Marketers have long argued that a strong brand can induce customers to pay premium prices, increase customer loyalty, and drive growth. But until recently, it’s been difficult for marketers to explain exactly why and how a strong brand produces these results. Read on to learn why established principles of decision science can explain the power of a strong brand.

Numerous studies conducted over many years have demonstrated that strong brands produce significant benefits for their owners. A strong brand can make customers more willing to pay premium prices, increase customer loyalty, and drive revenue and market share growth.

While the benefits of strong brands are well established, we haven’t had a clear understanding of why or how they produce these proven benefits. But thanks to advances in the decision sciences, this mystery has now been solved.

Last fall, I reviewed and strongly recommended Phil Barden’s book, Decoded:  The Science Behind Why We Buy. In Chapter 1 of his book, Barden discusses several decision-making principles derived from cognitive and social psychology, behavioral economics, and neuroscience. Then, he uses these principles to explain how people make buying decisions and how brands influence those decisions.

The Science of Human Decision-Making

Barden’s explanation of how brands influence buying decisions is grounded in the model of human decision-making developed by psychologist Daniel Kahneman, who won the 2002 Nobel Prize in economics.

Kahneman’s model posits that people use two types of cognitive processes to make decisions.

  • System 1 (which Barden calls the “autopilot”) is fast, intuitive thinking that operates automatically, quickly, and with little or no conscious effort. System  1 essentially integrates perception and intuition.
  • System 2 (which Barden calls the “pilot”) is slow thinking that consists of processes that are reflective, deliberative, and analytical.
Together, these two cognitive systems determine all the purchase decisions that people make.
The human autopilot is “always on.” It automatically processes all the information that is perceived by our senses, even if we aren’t consciously focusing on those sensory inputs. And all of those sensory inputs have the potential to influence our decision-making and behavior.
The human brain uses sensory information to learn through a process called associative learning. Our brain builds neural connections between sensory inputs that occur repeatedly in the same context, creating associative memory. Or, to put it more informally, “What fires together wires together.”
These associative memories (many of which we aren’t consciously aware of) are the basis of human intuition, which can be described as our ability to “know” something without knowing exactly why or how we know it.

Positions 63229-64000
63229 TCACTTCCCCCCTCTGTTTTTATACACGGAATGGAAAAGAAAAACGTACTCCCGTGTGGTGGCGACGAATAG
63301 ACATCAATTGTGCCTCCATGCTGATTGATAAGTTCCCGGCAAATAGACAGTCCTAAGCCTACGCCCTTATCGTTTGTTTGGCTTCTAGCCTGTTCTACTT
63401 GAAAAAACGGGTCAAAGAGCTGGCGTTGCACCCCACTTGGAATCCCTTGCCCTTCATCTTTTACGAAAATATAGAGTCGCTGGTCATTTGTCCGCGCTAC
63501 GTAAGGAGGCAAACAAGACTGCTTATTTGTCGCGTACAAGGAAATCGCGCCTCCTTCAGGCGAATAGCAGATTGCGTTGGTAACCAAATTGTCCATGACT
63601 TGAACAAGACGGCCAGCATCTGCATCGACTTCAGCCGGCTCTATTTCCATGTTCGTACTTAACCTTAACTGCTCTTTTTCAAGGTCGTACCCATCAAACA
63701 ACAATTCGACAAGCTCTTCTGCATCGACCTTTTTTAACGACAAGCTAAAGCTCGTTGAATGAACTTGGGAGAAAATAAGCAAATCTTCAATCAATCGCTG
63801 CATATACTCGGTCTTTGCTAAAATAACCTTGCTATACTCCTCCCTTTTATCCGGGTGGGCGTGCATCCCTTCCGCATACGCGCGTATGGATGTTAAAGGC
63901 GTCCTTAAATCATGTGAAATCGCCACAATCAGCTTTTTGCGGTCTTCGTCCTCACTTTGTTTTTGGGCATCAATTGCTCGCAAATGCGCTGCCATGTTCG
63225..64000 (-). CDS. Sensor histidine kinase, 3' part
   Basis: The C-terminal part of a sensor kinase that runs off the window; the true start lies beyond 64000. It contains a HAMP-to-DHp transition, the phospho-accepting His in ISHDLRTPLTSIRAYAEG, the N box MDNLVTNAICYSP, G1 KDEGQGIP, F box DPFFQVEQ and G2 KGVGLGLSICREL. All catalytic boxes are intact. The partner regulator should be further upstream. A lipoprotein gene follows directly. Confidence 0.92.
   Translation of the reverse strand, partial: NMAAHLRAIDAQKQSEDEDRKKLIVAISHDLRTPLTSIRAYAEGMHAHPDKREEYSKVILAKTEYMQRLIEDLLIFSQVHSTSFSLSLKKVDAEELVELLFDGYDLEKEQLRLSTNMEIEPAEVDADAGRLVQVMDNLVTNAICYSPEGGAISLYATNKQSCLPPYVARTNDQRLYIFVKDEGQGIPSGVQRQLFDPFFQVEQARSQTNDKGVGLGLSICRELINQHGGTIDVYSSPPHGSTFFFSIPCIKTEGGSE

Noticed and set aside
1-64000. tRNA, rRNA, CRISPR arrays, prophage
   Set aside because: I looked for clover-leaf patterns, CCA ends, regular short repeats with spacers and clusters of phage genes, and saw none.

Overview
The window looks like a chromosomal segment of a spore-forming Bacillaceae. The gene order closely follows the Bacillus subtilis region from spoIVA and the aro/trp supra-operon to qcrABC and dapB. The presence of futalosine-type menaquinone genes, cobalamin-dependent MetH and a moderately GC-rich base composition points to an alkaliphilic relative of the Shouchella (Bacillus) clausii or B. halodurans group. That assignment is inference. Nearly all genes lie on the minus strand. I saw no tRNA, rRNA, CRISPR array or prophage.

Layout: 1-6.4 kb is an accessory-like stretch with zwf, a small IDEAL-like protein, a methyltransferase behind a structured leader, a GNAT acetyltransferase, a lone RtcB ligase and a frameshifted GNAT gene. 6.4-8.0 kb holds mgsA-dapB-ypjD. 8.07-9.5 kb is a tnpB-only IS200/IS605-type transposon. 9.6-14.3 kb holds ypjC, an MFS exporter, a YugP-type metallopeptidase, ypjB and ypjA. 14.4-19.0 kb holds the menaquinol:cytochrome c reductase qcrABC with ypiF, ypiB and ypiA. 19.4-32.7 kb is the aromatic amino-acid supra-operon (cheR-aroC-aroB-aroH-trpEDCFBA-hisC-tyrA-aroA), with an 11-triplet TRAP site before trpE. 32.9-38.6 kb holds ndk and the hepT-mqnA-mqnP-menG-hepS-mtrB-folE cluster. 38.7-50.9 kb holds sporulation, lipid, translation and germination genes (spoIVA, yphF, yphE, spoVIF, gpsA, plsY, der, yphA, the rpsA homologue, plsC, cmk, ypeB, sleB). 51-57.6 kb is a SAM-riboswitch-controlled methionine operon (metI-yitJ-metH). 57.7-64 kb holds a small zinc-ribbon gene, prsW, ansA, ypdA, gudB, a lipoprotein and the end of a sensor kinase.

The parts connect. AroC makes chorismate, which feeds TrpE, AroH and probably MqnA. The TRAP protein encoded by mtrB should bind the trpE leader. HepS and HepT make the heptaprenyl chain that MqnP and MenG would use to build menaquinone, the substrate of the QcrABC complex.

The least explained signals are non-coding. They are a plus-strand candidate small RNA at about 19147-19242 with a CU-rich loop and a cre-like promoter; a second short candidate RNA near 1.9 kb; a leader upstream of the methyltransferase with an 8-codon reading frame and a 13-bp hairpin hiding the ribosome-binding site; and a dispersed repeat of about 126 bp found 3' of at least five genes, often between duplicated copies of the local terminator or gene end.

Associative memories also exert a major influence on what we buy, and this largely explains the power of strong brands.
How Brands Influence Purchase Decisions
In Decoded, Phil Barden argued that brands influence buying decisions because they provide “frames” that affect how we perceive products and services. Barden doesn’t provide a definition of “brand,” but it’s clear that he means more than just a product or service. In Barden’s model, “brand” refers to all of the perceptions and linkages relating to a product or service (or the business that provides it) that a person has stored in his or her associative memory.
To demonstrate the impact of framing, Barden used the illustration that I’ve reproduced below.

In this illustration, two large squares frame two smaller squares. When people see this drawing, most will immediately say the two small squares are different shades of gray. In fact, they are exactly the same color.
Our perception that the two small squares are different shades of gray is due to the differences in the color of the two large squares. So, the color of the frame changes how we perceive the color of each small square.
Barden argues that this is how brands work. He writes:
“The framing effect is crucial for marketing . . . We know that they [brands] have an impact, but how brands work is hard to grasp . . . Framing explains how brands influence purchase decisions:  brands operate in the background, framing the perceptions and, with it, the experience of the product.”
It’s important to note that many of the associative memories that are linked to a brand aren’t about the functional attributes of the product or service. More often, the most powerful perceptions stored in our associative memory are about psychological goals (e.g. security, autonomy, excitement) or past emotional experiences.
Barden’s explanation of how brands influence purchase decisions is compelling, and it provides two lessons for marketers. First, it reinforces the importance of effective branding and brand marketing. And second, it should remind us that most significant purchase decisions involve both deliberative/rational and intuitive/non-rational thinking.

Top image courtesy of Affen Ajlfe (www.modup.net) via Flickr (PD).